Happy Holidays, Voyeurs: Nancy Pearl Picks Memoirs Librarian Nancy Pearl loves reading about other people's lives. And while an unappreciative therapist might call that a predilection toward snooping, it won't stop her from gravitating to the memoir section of the bookstore. Here, for your own vicarious pleasure, are some of her favorites.

Happy Holidays, Voyeurs: Nancy Pearl Picks Memoirs

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Hi, Nancy.

M: Hi, Steve.

INSKEEP: She's in our studios. And do you mind if I just get a little exercise here by lifting this stack of - it's pretty big stack of books...


INSKEEP: ...as it often is. The first one is "The Hare with Amber Eyes" by Edmund De Waal.

M: Yes, and I have to say first that I have a love/hate relationship with memoirs. I know that memoirs are inherently filled with ego and the me of memoirs...

INSKEEP: It's all about me, yes.

M: Yes, and memoir is. M-E-M-O-I-R...

INSKEEP: There you go.

M: ...so that makes sense. But I tend not to read and I certainly don't like, what I call, the Children of Job Memoirs.

INSKEEP: Which is?

M: Oh, I'm suffering. I'm suffering.


M: I'm suffering. Oh, how I've suffered. What I'm looking for in a memoir is really interesting characters and very, very, very good writing.

INSKEEP: And do you find it then with "The Hare with Amber Eyes?"

M: "The Hare with Amber Eyes," I have to say is the best work of nonfiction I read this year. It's the story of the author's ancestors who were very wealthy Jewish bankers in the late 19th and 20th centuries. The founder, the main character of his ancestors that he talks about, is his great-uncle named Charles who collected 246 netsukes - the Japanese carvings that men used to wear on their sashes.


M: And his family, Charles Ephrussis was the model for Swann in Proust's "Swann's Way." There's so much art. There's so much culture. And it's so wonderfully written.

INSKEEP: Here's another book on the stack, "Half a Life" by Darin Strauss.

M: Oh, Darin Strauss's book is wonderful. When Darin Strauss was a senior in high school, he was driving a car that hit one of his classmates on her bicycle and she died. And although the accident was officially termed a no-fault liability, it changed his life.

INSKEEP: May I read a couple of paragraphs here?

M: Please.


M: I mean that's just like, oh, my gosh, heart-wrenching to read and to have that responsibility placed on you.

INSKEEP: Nancy Pearl is giving us some memoirs here. Let's go to a book where the title is "Stuffed" by Patricia Volk. What's happening here?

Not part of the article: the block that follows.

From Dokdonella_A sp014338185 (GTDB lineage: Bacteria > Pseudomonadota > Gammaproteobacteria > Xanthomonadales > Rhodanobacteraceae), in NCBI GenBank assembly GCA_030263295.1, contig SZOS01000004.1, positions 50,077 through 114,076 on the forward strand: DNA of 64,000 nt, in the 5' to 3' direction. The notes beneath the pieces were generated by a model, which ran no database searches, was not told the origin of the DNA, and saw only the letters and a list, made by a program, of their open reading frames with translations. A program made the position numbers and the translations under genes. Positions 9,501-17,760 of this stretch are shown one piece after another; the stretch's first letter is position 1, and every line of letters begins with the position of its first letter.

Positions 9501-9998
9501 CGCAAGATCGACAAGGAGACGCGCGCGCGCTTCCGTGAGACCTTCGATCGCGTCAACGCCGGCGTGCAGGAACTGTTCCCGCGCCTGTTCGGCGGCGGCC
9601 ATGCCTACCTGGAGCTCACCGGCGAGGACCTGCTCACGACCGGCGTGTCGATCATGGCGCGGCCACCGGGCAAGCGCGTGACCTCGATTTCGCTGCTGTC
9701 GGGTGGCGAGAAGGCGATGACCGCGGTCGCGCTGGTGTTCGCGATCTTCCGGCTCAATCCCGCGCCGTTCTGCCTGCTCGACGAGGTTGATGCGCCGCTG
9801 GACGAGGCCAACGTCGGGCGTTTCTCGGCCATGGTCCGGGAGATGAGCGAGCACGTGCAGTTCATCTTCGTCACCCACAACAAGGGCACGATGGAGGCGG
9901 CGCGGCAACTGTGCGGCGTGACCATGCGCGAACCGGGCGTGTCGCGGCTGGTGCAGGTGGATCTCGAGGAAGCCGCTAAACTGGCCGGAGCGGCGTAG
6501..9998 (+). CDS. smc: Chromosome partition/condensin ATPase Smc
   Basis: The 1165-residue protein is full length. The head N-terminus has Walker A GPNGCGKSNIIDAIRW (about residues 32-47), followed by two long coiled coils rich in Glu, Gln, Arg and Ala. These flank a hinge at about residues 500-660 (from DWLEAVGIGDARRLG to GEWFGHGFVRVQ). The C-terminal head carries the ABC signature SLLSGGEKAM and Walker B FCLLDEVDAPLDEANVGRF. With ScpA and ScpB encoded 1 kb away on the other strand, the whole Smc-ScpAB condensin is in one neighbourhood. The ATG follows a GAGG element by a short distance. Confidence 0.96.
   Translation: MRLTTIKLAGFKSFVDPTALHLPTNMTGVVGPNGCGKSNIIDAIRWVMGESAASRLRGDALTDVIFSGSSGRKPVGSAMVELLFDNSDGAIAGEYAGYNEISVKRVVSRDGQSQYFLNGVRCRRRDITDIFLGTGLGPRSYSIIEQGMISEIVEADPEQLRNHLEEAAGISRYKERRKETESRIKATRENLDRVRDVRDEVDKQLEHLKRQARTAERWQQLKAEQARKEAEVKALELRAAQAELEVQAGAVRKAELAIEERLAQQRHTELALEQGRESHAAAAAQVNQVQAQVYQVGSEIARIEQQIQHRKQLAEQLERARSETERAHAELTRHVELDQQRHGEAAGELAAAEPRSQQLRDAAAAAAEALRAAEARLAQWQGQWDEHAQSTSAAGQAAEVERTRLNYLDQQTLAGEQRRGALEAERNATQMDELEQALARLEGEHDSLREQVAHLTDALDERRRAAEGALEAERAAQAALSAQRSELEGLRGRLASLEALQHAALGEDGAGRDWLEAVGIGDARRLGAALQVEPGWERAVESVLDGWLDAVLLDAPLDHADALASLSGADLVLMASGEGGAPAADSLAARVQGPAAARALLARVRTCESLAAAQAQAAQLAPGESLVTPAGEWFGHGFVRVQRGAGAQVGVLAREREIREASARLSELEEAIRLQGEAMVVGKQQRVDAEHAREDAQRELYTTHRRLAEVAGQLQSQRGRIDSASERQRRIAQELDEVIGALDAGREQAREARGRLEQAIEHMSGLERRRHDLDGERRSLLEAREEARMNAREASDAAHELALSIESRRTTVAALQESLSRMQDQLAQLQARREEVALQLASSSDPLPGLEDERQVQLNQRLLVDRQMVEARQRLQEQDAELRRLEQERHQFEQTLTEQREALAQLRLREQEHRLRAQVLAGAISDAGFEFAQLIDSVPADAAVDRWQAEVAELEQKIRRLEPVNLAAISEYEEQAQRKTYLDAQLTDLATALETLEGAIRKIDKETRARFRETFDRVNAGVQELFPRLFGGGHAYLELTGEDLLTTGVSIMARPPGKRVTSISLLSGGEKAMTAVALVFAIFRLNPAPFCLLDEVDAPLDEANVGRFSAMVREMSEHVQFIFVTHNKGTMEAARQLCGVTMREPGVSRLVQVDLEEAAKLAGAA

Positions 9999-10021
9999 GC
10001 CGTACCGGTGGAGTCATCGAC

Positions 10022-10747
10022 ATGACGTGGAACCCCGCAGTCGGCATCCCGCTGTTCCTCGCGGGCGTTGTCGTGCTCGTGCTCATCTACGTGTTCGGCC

M: There's this wonderful quote where she talks about her really beloved father, and how her father taught her how to swim, speak French, drive, eat using the utensils American-style - which nobody in America seems to do - be a spot welder, emboss, write English, ride Western, meringue, sing pop songs from World War I - "Keep Your Head Down Fritzie Boy."


M: And it's wonderful to read a memoir where the family, for the most part, was very close and really loved one another. And certainly, in Patricia Volk, they have the perfect chronicler.

INSKEEP: Here's one called "Encyclopedia of an Ordinary Life."

M: Yes. This is one of my all-time favorite books by Amy Krouse Rosenthal. And here's what she says in her foreword. She says: I was not abused, abandoned or locked up as child. My parents were not alcoholics nor were they ever divorced or dead. We did not live in poverty or in misery or in an exotic country. I am not a misunderstood genius, a former child celebrity or the child of a celebrity.

INSKEEP: This is going to be a short book.


M: I am not a drug addict, sex addict, food addict, or recovered anything. If, indeed, I had a past life, I have no recollection of who I was.


M: I mean how could you resist a book like that? And it's arranged in a very, very nice way. It's arranged...

INSKEEP: Alphabetical order.

M: Alphabetical order, so it's like you're reading the index headings to these particular chapters...

INSKEEP: You go to the letter D, the first entry is there's an entry for deep massage...

M: Yes, right.

INSKEEP: ...it's part of her life. Deli trays, the dentist, depressing, comma, things that I find depressing.

M: Right. There's a wonderful, wonderful chapter in there of how she talks her way out of a parking ticket. It's great.


M: I loved that book.

INSKEEP: Okay, the next one here, "The Bill From My Father," Bernard Cooper.

M: Their relationship is not made any better by the fact that his father, at one point, sends him a bill for $2 million, which is the cost of raising him.


M: You kind of shudder at the things his father did. But the way Bernard Cooper has come out of it and come to terms with who he is, is really a testament to him.

INSKEEP: Nancy, thanks for coming by.

M: Oh, you're welcome, Steve.

INSKEEP: It's MORNING EDITION from NPR News. I'm Steve Inskeep.

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